So you’re in the market for a new job. You log in to the ol’ Job.com account, run a few job searches, see a few jobs you like, and then you apply to them. But what is actually involved in your application process? Did you happen to review the resume you’re sending along to make sure that it’s relevant to the job you’re applying to? Did your application contain a list of recent job duties and functions that align with specific criteria provided in the job ad? If you didn’t, there’s a good chance that your resume and application will be screened out by a computer before a hiring manager even gets a chance to review it.
These days, most companies are using applicant tracking systems (ATS) to scan a candidate’s resume and application to ensure that they have the skills and qualifications required to do the job. The old, one-size fits all resume of your past will no longer be effective when trying to land a new job. This means that every application and resume you submit for a job should be custom tailored to point out your skills and experience that qualify you for the position at hand.
It’s absolutely o.k. to work off of one resume template, but to improve your chances of making it past an ATS’s screening filters, each resume and application should be tweaked to contain keywords that identify you as a strong candidate for the role. A good way to craft a resume that passes the applicant screening test is to take specific phrases from the actual job description and weave them in to your application and/or resume. For example, if a job ad lists that a candidate must have strong knowledge of MS Word, Excel and PowerPoint, and you have those skills, be sure to include this in the Skills/Qualifications section of your resume.
It may seem daunting at first, but after applying to several jobs in related fields, you may find that you’re repeatedly using just a few, refined resumes throughout your job search process. You can also speed up your application process by saving those that get pushed out to employers so you can simply work off of previous applications as you create new ones.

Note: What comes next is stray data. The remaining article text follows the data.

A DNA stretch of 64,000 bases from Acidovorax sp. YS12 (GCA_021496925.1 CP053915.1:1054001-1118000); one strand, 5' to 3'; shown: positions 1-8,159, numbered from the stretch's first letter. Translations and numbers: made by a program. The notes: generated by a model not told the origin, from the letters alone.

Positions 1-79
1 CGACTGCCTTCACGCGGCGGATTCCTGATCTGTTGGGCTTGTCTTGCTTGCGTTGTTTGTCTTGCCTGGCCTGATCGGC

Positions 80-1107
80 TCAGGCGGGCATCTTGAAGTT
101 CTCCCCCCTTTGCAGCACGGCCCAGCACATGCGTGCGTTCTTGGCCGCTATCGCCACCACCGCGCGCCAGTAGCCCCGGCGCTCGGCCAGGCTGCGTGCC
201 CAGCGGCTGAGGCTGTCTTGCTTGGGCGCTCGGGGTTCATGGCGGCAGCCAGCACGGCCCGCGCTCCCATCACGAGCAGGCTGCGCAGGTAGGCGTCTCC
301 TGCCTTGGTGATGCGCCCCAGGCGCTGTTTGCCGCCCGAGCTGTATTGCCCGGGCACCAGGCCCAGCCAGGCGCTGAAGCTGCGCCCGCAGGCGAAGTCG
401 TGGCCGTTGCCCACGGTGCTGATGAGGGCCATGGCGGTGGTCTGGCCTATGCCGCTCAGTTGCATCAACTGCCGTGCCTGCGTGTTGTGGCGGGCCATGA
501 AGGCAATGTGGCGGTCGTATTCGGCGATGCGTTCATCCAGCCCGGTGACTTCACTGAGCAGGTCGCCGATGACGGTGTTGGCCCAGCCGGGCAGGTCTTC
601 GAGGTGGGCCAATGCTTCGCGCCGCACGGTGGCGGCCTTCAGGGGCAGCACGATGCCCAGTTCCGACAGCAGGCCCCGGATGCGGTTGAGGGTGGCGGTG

In addition to a keyword rich resume and application, providing a well-written cover letter can also increase your chances of being noticed by employers. The cover letter is your opportunity to explain why you’re a great fit for the job. It should clearly and consicesly provide examples of some work related achievements that have prepared you for this new role.
So what do you do after you’ve applied to a job with your fine tuned cover letter, resume, and application? Follow up, of course. Once you’ve located the company’s contact information online, give them a call and asked to be connected to the HR department so you can follow up on your application. This way, the employer will know you’re serious about the position, and in many cases, will provide you with an update on where they stand in the hiring process.
Remember that searching for a job is a full time job. Continue working to improve your resume and remain positive at all times. By staying proactive in your search, you’ll be sure to find a job you’ll love.
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